So I turn back to Lightroom. Besides being one of the best and easiest to use tools for editing and organizing images, it?s also a great deal at $159.99 cdn (often on sale for less). Or you can opt for a subscription to Adobe Creative Cloud Photography Edition where you get Adobe Lightroom and ALL updates and Adobe Photoshop and ALL updates for only 9.99 per month. A great deal.
I never did have the time to do the conversion on the MAC and so I will explore it further. The MAC will change settings when emailing depending what mail program you use, but again, the results may be different. Again, Lightroom is a great MAC solution also specially since Apple has laid Aperture to rest.
So watch and check your images once you have resized them or exported them. Look at the Metadata in the image to see if its correct. Some of the utilities change sizes but do not change colorspace unless you specify JPG. Also, many will not change the DPI settings.
So perhaps someone out there knows of a great free utility that will do this for a PC and for a MAC. If you do, please let me know.
Why 72 is significant
(This section is from somewhere on the web and was part of my archives. The link no longer worked. I will try to find the original source.)
Many file formats, including JPG, TIF and PSD, store an image's pixel density setting. If you save a JPG at 200 pixels/inch, it will remain at 200.
Other formats, including GIF and PNG, discard pixel density. If you save a 200 DPI image as a PNG, it won't save that DPI at all. Many image editors, including Adobe Photoshop, assume that an image is 72 DPI if the information is not stored. (Note: Photoshop's "Save for Web" feature discards unnecessary print information, including pixels/inch from its Image Size dialog box.)
Seventy-two is a magic number in printing and typography. In 1737 Pierre Fournier used units called cicero's to measure type. Six cicero's were 0.998 inches.
Around 1770, Francois-Ambroise Didot used slightly larger cicero's to fit the standard French "foot." Didot's pica was 0.1776 inches long and divided evenly into 12 increments. Today we call them points.
In 1886, the American Point System established a "pica" as being 0.166 inches. Six of these are 0.996 inches.
None of the units ever strayed far from 12 points per pica: 6 picas per inch = 72 points per inch. It was an important standard by 1984, when Apple prepared to introduce the first Macintosh computer. The Mac's interface was designed to help people relate the computer to the physical world. Software engineers used the metaphor of a desk to describe the arcane workings of a computer, right down to "paper", "folder" and "trash" icons.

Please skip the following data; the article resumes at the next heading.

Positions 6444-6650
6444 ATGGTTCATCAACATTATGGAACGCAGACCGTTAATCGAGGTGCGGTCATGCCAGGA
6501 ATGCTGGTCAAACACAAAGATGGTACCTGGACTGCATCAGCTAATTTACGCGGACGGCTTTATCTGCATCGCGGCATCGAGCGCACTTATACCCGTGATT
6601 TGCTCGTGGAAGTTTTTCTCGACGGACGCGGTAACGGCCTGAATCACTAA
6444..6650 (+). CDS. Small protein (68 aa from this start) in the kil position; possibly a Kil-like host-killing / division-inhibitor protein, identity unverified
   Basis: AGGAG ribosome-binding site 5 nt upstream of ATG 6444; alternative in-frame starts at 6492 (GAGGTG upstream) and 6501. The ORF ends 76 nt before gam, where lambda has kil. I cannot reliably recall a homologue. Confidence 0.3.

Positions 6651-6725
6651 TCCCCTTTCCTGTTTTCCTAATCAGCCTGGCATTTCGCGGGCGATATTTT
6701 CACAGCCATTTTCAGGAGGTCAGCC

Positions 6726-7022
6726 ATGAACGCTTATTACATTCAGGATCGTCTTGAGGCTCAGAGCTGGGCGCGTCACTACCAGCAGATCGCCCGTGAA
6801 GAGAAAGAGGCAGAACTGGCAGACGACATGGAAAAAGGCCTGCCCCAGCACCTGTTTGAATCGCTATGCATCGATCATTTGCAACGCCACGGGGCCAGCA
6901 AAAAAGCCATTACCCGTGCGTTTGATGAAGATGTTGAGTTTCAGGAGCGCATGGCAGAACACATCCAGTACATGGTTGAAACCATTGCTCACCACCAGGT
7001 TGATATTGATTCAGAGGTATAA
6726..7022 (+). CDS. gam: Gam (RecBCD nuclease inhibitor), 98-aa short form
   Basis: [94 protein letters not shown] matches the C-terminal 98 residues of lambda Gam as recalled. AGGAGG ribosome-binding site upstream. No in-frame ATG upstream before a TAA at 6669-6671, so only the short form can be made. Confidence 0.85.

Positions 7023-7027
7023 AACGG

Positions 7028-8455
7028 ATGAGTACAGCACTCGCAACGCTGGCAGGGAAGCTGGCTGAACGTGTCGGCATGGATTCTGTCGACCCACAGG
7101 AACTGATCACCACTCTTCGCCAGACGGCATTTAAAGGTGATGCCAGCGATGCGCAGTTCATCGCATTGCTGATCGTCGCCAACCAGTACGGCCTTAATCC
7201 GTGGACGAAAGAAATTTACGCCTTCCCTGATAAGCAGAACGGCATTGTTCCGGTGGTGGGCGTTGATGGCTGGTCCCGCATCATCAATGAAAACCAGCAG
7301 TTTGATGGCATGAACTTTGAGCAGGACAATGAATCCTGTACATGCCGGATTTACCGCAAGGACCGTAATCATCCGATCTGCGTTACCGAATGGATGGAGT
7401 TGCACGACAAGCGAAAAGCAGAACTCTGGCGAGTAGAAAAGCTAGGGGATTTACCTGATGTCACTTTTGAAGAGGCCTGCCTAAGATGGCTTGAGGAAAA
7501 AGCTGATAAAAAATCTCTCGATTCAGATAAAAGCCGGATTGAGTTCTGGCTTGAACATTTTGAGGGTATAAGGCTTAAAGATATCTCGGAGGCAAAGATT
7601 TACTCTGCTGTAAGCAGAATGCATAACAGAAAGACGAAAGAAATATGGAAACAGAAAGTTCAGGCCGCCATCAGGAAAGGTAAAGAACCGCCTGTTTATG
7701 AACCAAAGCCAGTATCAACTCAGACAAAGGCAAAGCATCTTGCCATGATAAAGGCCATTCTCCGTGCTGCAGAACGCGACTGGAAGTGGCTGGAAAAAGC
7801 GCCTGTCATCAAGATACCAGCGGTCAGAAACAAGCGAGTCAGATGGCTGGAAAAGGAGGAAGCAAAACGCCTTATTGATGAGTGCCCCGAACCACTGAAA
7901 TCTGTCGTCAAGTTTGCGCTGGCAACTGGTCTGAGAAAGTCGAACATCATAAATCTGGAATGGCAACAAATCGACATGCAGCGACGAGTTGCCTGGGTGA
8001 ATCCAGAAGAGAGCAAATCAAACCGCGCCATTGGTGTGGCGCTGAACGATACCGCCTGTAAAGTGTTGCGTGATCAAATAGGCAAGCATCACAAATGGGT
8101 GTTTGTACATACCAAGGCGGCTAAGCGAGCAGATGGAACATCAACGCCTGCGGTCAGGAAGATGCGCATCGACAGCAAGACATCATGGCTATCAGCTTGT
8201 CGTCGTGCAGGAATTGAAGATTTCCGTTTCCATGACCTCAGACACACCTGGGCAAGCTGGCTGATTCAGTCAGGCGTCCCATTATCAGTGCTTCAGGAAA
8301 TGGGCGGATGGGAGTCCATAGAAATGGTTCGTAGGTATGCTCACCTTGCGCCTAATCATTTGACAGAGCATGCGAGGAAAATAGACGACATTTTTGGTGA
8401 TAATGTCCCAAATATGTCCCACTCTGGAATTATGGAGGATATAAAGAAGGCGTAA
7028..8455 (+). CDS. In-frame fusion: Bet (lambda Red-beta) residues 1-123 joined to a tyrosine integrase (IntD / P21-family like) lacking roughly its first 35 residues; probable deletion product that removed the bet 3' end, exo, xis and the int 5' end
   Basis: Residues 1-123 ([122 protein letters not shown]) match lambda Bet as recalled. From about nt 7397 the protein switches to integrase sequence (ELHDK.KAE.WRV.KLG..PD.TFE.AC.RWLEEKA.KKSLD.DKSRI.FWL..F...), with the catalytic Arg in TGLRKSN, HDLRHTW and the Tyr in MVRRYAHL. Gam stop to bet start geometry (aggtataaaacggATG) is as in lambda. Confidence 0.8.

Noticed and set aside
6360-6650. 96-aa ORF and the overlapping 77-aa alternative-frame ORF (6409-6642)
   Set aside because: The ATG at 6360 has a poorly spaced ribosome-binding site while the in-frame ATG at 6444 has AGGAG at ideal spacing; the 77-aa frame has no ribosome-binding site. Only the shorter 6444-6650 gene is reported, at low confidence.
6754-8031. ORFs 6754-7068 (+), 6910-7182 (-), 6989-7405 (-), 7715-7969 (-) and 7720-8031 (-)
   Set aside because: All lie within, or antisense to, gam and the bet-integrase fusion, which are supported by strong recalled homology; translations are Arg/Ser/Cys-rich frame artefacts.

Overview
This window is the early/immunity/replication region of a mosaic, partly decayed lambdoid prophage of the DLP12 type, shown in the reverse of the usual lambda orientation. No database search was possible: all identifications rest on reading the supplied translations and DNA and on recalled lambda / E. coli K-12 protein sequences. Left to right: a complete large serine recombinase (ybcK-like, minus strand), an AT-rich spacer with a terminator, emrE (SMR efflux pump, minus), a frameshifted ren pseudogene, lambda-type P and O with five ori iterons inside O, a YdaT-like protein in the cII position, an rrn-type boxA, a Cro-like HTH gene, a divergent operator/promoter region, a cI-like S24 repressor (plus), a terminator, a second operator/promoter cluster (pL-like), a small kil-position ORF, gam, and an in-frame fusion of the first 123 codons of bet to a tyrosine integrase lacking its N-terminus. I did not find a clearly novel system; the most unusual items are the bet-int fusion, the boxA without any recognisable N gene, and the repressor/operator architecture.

Each pixel on the original Mac's 9-inch (diagonal) and 512 x 342 pixel screen measured exactly 1 x 1 point. Hold a ruler to the glass, and you'd see that 72 pixels would actually fill 1 inch. This way, if you printed an image or piece of text and held it next to the screen, both the image and hard copy would be the same size.
But early digital pictures were clunky and jagged. As screen technology and memory improved, computers were able to display more pixels on the same size monitor. Matching a print-out to the screen became even less certain when raster and vector apps allowed users to zoom in and examine pixels closely. By the mid-1990s, Microsoft Windows could switch between 72 and 96 pixels per inch on screen. This made smaller font sizes more legible because more pixels were available per point size.
Today, designers and clients alike understand that the sizes of items on the screen are not absolute. Differences in screen size and zoom functionality are commonplace. But 72 is still the default.
The Reason for 72 dpi
Besides being "the" standard, clubs and organizations also want to make their own lives easier. Some programs will display relative sizes versus actual sizes. So a 1" by 1" image at 72 dpi and a 1" by 1" image at 144 dpi should both display and print the same size but this is not always the case. By specifying a standard there is less chance for problems with sizing to occur. 99 percent of the time having the wrong dpi setting will be ok but note that many competition boards will not accept images that have not been correctly formatted!
I will continue to work on a document that explains all this as clearly as possible and will look for good simple solutions for both the PC and the MAC. Will keep you posted.
© 2014 Francois
Version 1.00 - October